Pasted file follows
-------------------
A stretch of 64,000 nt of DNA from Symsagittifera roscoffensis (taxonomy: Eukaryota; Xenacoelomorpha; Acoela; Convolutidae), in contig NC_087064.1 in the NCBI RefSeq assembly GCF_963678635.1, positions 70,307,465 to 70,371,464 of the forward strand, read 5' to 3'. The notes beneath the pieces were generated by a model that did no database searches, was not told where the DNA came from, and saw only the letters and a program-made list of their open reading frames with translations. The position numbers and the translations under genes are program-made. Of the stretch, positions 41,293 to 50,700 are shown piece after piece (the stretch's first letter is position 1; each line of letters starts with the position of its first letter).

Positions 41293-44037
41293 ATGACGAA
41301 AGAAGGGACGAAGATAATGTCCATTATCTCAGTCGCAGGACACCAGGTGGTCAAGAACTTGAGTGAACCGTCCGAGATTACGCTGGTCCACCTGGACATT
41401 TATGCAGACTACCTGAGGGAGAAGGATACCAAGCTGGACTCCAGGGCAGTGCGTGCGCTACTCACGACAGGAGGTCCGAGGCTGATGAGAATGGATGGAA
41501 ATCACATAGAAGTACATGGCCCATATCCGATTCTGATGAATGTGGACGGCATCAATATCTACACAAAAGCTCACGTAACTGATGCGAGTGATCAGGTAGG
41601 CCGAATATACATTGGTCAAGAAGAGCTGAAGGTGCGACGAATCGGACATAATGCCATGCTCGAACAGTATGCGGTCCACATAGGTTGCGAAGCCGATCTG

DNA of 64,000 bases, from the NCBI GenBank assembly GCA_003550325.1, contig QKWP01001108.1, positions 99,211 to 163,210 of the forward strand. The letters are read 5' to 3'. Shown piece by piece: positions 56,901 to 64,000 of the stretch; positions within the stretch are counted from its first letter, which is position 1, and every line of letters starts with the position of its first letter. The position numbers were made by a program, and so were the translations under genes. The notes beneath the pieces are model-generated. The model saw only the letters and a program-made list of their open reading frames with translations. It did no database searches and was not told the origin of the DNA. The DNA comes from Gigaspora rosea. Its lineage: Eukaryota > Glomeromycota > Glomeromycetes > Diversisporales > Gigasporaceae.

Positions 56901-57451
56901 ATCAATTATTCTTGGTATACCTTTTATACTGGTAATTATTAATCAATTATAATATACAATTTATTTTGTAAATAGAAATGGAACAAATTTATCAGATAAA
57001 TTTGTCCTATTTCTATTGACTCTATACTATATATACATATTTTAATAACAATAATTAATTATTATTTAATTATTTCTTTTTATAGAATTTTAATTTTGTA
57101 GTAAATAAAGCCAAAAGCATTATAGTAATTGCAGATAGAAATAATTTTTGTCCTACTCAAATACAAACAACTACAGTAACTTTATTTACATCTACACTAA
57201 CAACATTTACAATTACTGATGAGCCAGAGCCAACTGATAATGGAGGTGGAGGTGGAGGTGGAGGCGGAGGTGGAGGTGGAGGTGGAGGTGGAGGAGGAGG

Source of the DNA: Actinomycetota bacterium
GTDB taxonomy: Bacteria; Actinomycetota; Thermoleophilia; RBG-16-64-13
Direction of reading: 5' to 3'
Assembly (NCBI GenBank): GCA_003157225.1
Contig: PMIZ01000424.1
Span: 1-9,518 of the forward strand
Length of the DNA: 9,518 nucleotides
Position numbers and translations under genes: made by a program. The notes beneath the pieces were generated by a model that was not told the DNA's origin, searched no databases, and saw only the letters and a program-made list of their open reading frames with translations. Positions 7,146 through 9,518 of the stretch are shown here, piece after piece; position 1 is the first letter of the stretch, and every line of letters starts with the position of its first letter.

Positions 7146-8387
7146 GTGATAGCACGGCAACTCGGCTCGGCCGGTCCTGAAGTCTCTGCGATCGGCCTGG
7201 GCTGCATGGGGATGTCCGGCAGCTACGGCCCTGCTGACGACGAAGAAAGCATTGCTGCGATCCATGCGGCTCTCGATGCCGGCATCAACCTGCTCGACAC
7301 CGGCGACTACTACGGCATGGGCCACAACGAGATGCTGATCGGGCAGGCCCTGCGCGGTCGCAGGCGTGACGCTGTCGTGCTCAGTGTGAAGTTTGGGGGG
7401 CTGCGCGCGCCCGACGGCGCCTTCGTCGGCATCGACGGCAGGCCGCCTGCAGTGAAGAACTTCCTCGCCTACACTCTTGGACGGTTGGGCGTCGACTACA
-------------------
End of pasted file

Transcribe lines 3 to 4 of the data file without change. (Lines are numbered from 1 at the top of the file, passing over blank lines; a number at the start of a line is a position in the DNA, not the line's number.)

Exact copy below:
41293 ATGACGAA
41301 AGAAGGGACGAAGATAATGTCCATTATCTCAGTCGCAGGACACCAGGTGGTCAAGAACTTGAGTGAACCGTCCGAGATTACGCTGGTCCACCTGGACATT